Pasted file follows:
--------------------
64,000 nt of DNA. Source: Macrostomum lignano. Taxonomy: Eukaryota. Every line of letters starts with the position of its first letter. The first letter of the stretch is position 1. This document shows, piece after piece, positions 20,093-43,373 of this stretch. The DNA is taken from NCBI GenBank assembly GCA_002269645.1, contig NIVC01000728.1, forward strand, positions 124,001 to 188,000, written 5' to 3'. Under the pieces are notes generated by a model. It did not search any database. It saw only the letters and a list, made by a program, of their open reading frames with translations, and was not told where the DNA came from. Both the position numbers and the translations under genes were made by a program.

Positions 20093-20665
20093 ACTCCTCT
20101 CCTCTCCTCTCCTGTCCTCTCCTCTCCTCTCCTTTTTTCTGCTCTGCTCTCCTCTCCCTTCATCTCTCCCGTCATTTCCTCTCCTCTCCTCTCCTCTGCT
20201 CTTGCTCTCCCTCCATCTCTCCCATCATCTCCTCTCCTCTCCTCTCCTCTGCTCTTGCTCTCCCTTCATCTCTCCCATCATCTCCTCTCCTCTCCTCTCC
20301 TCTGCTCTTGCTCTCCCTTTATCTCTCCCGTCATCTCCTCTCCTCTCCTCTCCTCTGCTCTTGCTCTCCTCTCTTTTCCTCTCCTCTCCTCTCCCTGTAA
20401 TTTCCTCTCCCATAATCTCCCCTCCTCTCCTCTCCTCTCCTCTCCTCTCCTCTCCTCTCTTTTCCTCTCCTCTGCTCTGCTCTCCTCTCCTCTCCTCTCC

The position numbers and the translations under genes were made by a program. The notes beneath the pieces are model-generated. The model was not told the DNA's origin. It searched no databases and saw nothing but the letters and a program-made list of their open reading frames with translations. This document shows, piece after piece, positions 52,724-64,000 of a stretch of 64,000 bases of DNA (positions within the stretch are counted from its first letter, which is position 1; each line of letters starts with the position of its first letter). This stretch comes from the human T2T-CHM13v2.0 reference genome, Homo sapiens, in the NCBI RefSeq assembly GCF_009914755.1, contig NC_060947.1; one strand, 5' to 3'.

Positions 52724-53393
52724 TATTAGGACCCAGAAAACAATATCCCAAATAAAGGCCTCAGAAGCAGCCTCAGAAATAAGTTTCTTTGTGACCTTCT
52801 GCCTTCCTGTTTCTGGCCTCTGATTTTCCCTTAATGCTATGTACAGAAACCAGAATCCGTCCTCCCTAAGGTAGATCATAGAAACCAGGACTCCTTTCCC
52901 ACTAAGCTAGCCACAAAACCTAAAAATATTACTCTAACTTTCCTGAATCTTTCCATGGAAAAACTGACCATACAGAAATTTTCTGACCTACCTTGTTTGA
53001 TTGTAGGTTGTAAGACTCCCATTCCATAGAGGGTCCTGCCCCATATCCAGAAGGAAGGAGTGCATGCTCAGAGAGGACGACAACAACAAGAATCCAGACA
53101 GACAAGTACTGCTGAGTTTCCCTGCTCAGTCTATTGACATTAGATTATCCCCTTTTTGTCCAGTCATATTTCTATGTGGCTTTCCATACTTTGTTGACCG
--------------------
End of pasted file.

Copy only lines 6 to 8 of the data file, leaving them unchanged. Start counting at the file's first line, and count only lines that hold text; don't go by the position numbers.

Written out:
20301 TCTGCTCTTGCTCTCCCTTTATCTCTCCCGTCATCTCCTCTCCTCTCCTCTCCTCTGCTCTTGCTCTCCTCTCTTTTCCTCTCCTCTCCTCTCCCTGTAA
20401 TTTCCTCTCCCATAATCTCCCCTCCTCTCCTCTCCTCTCCTCTCCTCTCCTCTCCTCTCTTTTCCTCTCCTCTGCTCTGCTCTCCTCTCCTCTCCTCTCC

The position numbers and the translations under genes were made by a program. The notes beneath the pieces are model-generated. The model was not told the DNA's origin. It searched no databases and saw nothing but the letters and a program-made list of their open reading frames with translations. This document shows, piece after piece, positions 52,724-64,000 of a stretch of 64,000 bases of DNA (positions within the stretch are counted from its first letter, which is position 1; each line of letters starts with the position of its first letter). This stretch comes from the human T2T-CHM13v2.0 reference genome, Homo sapiens, in the NCBI RefSeq assembly GCF_009914755.1, contig NC_060947.1; one strand, 5' to 3'.